How drug companies are fighting against a proposal to accept technology transfer to poor countries
This is an onsite edited excerpt of the G|O Briefing newsletter
No confinement for diplomacy when issue at stake is global access to vaccines
For the last six months or so, a draft resolution entitled “Strengthening Local Production of Medicines and Other Health Technologies to Improve Access” has been circulating among WHO’s Member States.
At stake, the speedy, fair and equitable distribution of vaccines in low-income countries. A few figures put the story into context: Roughly 10 billion doses will eventually be needed to vaccinate the world. Current production capacities are at 3.5 billion doses. So far, of the 400 million doses that have been produced, 90% of those have gone to high- and middle-income countries. And to put it simply, these wealthy countries are fighting proposals meant to help developing countries manufacture their COVID-19 vaccines. It is an enormously complex issue. But without some kind of agreement, efforts to soon see a post-pandemic world might be dramatically slowed down and possibly compromised as one part of the world, unvaccinated, would remain a threat to the other.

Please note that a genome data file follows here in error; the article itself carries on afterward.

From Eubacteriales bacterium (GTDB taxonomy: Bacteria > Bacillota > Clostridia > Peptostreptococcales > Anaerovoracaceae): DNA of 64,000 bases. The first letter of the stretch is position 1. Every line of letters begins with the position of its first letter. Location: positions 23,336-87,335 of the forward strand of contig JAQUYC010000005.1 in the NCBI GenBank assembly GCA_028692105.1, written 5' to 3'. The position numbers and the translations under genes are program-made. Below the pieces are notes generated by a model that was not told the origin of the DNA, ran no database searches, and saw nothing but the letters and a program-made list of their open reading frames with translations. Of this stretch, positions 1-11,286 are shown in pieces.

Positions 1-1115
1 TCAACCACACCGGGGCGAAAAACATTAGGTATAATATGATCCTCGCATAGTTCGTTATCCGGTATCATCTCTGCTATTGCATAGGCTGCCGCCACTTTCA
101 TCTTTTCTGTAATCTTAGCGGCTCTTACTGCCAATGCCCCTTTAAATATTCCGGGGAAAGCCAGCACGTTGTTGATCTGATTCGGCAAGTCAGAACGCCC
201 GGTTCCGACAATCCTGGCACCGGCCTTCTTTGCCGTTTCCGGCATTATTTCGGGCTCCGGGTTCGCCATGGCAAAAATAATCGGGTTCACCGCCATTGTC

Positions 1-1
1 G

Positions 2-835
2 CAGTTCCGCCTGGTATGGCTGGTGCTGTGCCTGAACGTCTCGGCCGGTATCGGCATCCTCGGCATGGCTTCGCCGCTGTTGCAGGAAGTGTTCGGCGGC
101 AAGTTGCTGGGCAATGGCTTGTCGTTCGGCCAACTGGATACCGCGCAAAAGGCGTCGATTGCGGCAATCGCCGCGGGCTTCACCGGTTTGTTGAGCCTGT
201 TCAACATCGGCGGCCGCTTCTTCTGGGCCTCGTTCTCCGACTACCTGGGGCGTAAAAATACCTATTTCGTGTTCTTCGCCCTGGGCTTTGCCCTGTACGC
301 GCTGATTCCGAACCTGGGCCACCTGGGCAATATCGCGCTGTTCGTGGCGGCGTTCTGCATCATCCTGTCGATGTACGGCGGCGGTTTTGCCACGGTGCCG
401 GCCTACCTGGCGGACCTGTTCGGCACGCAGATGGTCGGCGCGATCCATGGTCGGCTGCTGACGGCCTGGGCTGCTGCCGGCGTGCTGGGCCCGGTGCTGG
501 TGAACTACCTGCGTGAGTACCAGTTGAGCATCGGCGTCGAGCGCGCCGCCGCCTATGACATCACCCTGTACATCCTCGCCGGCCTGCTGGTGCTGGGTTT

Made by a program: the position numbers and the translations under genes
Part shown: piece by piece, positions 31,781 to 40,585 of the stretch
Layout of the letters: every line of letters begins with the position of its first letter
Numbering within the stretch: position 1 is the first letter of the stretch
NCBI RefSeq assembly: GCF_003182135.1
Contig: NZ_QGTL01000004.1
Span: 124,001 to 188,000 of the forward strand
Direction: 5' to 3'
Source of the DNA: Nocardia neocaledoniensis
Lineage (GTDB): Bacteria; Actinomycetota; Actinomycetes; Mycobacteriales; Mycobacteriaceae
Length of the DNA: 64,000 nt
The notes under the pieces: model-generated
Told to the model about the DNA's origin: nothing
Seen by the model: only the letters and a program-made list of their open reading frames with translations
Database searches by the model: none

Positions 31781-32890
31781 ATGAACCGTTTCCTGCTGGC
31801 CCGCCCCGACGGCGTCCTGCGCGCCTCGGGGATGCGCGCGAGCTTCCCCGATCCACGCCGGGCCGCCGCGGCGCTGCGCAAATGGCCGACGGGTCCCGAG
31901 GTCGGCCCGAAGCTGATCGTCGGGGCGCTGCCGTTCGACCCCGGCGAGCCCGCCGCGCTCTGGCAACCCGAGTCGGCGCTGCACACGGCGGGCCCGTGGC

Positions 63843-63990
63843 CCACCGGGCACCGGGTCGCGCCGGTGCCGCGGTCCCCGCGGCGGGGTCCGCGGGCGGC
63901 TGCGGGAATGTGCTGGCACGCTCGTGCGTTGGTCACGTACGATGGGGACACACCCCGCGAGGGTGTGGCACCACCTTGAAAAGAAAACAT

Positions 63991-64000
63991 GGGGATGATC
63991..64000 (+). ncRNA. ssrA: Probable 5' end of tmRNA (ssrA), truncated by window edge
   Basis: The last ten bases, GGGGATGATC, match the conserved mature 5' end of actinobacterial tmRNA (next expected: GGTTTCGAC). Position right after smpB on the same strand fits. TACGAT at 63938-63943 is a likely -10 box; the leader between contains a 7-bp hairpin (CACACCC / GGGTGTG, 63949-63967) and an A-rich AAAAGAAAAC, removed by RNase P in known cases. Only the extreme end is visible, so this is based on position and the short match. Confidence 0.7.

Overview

Obtained by The G|O, the draft resolution shows how polarized the negotiations are between the Member States. The resolution is sponsored by China and a group of African governments.
Eleven pages, complete with colored track changes, make for an illuminating read and show how developed countries are trying to prevent the transfer of technology to developing countries. It is an attempt to find alternative ways to the ongoing but deadlocked discussions at the WTO over the Trade-Related Aspects of Intellectual Property Rights, the now famous “TRIPS waiver” proposed by India and South Africa, which would de facto waive the IP rights held by the vaccines’ manufacturers.
The poorest countries are thus proposing measures to strengthen the domestic production of vaccines through technology transfer that would have the consent and agreement of the patent holders. But what might appear as a fair and sensible proposal is being hotly debated. In one paragraph of the WHO draft resolution, the proponents of the solution want to give the authority to ensure the technology transfer to the WHO’s Director-General, which would make it mandatory.
Governments such as the EU, Canada and Japan insist that such a proposal needs language indicating that any technology transfer should occur on a “voluntary” basis. Some countries have deleted the reference to “voluntary,” prompting a South African delegate to ironically point out that his government has never seen a situation where rich countries or companies are willing to give up their technology spontaneously. For the Indian government—with South Africa, the main advocate behind the TRIPS waiver discussed at the WTO—the lack of an agreement on technology transfer is one of the main reasons behind the current shortage in vaccine production.